Oh, dear - another "well written, pity about the plot" book. They're everywhere, and they come almost exclusively from those undereducated females. Yes, I am afraid I do belong to the school of thought that says a woman is good for nothing unless she has something solid inside her head.
But, I see from the flyleaf that Kingsolver "was trained as a biologist". An intellectual bigot, I do not consider biology a pure science. However, at least she doesn't have an arts degree.
Enough about the author. The story itself is not at all bad. There is nothing to cause me to actually resent studying it for the next six weeks or so. But it barely challenges me. Some stories are near-impossible climbing walls. Some are marshes, some smooth flat plains. This one is a very, very downy feather bed. I have never come so close to actualy falling asleep during a book, not because it is boring, but because it fits so easily into my mind. I am mistrustful of something I accept so easily.
Some of the images are interesting and cause me to think twice, but may I stress - only twice. Good language should not take the place of exciting plot development. That's probably the main problem with this book - it's so dreamy and gentle. The plot should be suspenseful, but completely fails to be. It's not just second-reading syndrome, either, as I felt the same when I first read it last year.
Here's what it lacks: passion, sufficiant emphasis on its main characters, and suitably subordinate supporting cast. I'm thinking of Jax. He fascinates me. I want more Jax, which can't be good as the story is not fundamentally about Jax.
Oh, the passion bit. You may find that surprising. I can't point to any one event or description that obviously lacks passion. But the subject matter (in brief, racial issues) should make me angry or tearful, knowing me. It's got to be a lack of passion - I don't see what else it could be.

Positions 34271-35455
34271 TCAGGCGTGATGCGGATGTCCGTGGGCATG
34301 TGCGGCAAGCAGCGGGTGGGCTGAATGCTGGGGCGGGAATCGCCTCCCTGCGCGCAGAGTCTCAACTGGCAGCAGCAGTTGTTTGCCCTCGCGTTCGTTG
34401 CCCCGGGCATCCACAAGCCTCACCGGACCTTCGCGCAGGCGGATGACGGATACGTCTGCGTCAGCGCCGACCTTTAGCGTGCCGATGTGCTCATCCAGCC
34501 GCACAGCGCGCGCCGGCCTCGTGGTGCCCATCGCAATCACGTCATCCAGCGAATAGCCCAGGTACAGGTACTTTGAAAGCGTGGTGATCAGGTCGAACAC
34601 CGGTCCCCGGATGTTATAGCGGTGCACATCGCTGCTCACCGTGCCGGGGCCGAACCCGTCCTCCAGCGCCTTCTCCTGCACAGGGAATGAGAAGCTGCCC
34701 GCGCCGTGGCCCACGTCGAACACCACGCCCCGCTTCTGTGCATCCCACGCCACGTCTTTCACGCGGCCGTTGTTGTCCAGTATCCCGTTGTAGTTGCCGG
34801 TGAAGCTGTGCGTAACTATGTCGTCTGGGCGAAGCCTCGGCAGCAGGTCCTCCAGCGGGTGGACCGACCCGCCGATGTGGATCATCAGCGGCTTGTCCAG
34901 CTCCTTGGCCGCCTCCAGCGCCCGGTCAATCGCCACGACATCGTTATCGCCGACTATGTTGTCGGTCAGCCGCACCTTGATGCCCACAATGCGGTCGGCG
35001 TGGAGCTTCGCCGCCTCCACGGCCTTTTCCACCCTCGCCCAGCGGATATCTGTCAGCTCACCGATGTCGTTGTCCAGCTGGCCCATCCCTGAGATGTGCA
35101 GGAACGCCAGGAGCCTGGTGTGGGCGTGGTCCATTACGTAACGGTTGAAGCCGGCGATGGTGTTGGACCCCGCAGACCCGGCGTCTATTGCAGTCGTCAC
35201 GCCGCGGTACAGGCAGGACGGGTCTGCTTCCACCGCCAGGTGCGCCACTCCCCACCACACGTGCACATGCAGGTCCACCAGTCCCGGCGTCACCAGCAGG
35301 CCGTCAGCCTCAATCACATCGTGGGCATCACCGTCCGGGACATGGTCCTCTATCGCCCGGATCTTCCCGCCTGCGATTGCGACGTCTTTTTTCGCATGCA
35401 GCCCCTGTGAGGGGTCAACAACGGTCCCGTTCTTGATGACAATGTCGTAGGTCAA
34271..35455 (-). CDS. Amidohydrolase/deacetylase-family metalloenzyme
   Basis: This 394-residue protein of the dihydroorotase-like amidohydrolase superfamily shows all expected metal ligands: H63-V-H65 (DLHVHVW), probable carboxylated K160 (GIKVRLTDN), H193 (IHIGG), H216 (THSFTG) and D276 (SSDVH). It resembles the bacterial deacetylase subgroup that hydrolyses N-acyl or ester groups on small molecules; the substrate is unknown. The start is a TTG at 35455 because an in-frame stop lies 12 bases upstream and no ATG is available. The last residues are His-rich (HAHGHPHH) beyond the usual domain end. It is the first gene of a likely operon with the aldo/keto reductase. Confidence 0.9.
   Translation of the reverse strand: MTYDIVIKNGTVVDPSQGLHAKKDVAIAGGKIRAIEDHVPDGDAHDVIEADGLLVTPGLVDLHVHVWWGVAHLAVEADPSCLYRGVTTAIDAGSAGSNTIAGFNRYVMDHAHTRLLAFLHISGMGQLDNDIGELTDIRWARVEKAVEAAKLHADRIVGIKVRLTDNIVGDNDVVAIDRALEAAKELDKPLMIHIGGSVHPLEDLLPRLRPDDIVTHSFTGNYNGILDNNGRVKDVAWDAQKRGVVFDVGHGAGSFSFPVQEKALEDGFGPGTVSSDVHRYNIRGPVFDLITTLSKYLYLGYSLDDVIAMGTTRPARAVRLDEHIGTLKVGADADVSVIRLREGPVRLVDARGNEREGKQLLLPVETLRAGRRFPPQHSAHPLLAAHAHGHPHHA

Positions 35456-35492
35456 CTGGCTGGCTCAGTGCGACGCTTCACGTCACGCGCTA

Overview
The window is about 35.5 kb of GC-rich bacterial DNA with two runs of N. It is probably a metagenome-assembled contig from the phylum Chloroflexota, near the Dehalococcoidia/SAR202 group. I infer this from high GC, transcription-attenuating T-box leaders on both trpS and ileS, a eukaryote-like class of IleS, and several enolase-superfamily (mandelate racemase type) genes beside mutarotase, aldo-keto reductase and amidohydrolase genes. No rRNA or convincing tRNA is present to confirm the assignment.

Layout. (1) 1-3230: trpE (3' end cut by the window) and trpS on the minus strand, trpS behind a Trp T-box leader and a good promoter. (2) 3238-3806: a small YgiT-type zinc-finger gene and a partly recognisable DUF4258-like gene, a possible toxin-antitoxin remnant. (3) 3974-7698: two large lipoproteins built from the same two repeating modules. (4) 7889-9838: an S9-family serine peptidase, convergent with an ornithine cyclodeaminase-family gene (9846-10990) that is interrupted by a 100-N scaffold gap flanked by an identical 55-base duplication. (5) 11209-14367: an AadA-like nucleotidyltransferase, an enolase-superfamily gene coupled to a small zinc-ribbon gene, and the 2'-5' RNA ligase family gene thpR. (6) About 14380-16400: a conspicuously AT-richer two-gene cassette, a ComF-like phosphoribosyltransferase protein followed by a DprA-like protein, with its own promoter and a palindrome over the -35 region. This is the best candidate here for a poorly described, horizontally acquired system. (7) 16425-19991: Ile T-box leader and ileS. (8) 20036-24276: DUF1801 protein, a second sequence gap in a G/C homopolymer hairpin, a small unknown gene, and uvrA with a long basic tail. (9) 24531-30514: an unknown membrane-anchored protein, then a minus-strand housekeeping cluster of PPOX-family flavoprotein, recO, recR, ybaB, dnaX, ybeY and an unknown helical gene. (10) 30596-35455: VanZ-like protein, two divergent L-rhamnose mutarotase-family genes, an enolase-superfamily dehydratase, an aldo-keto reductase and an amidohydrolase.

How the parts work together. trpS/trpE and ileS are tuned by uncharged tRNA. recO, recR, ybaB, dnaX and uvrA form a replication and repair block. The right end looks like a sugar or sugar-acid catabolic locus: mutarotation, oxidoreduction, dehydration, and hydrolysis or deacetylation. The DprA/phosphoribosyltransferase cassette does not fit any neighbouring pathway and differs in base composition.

15 April 2002 Since finishing the book I have had a few more thoughts about it, mostly about the language and specific images which I like.
In the first chapter, "Alice wonders if other women in the middle of the night have begun to resent their Formica". This strikes me as vaguely amusing. It reeks of menopausal suburban neurosis. Why exactly do I like it? It sounds like the kind of irrational thought that might pass through my own head in the small hours of the night.
Annawake's solitude puzzles me a bit. She constantly rails against any suggestion of a relationship ("I knew there was some reason why women sought the company of men," she says after her brother complains about her borrowing his shirts) yet seems, inwardly, lonely. She alone is left uncoupled and unresolved at the end of the book. Poor lonely Annawake, with "no noticeable habits except working". Perhaps she has to wait for her twin to come home before she can be free to love.
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